Analyzing finger interdependencies during the Purdue Pegboard Test and comparative activities of daily living.

By Gonzalez V, Rowson J, Yoxall A

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Analyzing finger interdependencies during the Purdue Pegboard Test and comparative activities of daily living.

J Hand Ther. 2017 Jan – Mar;30(1):80-88

Authors: Gonzalez V, Rowson J, Yoxall A

Abstract
STUDY DESIGN: Bench and cross-sectional study.
INTRODUCTION: Information obtained from dexterity tests is an important component of a comprehensive examination of the hand.
PURPOSE OF THE STUDY: To analyze and compare finger interdependencies during the performance of the Purdue Pegboard Test (PBT) and comparative daily tasks.
METHODS: A method based on the optoelectronic kinematic analysis of the precision grip style and on the calculation of cross-correlation coefficients between relevant joint angles, which provided measures of the degree of finger coordination, was conducted on 10 healthy participants performing the PBT and 2 comparative daily living tasks.
RESULTS: Daily tasks showed identifiable interdependencies patterns between the metacarpophalangeal joints of the fingers involved in the grip. Tasks related to activities of daily living resulted in significantly higher cross-correlation coefficients across subjects and movements during the formation and manipulation phases of the tasks (0.7-0.9), whereas the release stage produced significantly lower movement correlation values (0.3-0.7). Contrarily, the formation and manipulation stages of the PBT showed low finger correlation across most subjects (0.2-0.6), whereas the release stage resulted in the highest values for all relevant movements (0.65-0.9).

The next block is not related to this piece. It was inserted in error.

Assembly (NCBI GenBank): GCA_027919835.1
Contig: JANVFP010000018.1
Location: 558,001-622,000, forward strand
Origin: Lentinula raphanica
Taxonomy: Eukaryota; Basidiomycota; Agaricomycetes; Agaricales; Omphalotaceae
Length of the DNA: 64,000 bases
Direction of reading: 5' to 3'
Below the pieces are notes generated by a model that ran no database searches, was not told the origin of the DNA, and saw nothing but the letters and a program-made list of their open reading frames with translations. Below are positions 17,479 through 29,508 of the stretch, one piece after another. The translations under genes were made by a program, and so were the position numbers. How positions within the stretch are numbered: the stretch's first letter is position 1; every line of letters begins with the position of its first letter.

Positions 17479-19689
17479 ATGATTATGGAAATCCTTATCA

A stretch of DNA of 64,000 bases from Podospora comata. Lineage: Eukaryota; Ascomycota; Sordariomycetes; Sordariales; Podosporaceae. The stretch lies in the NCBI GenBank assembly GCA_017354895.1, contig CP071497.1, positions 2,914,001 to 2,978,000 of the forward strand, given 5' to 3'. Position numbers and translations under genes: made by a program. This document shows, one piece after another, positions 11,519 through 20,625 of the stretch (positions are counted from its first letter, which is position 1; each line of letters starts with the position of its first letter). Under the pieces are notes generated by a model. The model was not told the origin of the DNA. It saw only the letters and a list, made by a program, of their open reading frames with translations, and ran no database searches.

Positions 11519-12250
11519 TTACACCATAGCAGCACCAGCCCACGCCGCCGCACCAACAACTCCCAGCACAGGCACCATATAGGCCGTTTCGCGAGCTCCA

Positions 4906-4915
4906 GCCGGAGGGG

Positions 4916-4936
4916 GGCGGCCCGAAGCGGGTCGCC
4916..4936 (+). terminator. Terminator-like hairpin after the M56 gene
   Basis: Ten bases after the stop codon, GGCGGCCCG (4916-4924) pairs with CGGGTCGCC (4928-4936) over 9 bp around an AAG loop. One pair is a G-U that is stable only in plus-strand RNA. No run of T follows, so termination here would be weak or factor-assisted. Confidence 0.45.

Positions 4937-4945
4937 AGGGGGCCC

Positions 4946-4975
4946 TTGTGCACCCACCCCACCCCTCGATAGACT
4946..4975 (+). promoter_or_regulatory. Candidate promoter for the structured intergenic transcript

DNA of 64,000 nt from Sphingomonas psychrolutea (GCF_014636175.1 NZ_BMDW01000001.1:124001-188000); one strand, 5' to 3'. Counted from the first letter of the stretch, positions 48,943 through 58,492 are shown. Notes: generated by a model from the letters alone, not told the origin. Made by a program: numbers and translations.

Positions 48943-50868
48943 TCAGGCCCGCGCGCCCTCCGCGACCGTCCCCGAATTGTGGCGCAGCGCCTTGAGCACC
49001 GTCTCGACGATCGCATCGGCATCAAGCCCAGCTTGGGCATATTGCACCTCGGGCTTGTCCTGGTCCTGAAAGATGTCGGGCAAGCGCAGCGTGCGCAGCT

DISCUSSION: Interdependencies patterns were consistent for the activities of daily living but differ from the patterns observed from the PBT.
CONCLUSIONS: The PBT does not compare well with the whole range of finger movements that account for hand performance during daily tasks.
LEVEL OF EVIDENCE: Not applicable.

PMID: 27185088 [PubMed – indexed for MEDLINE]

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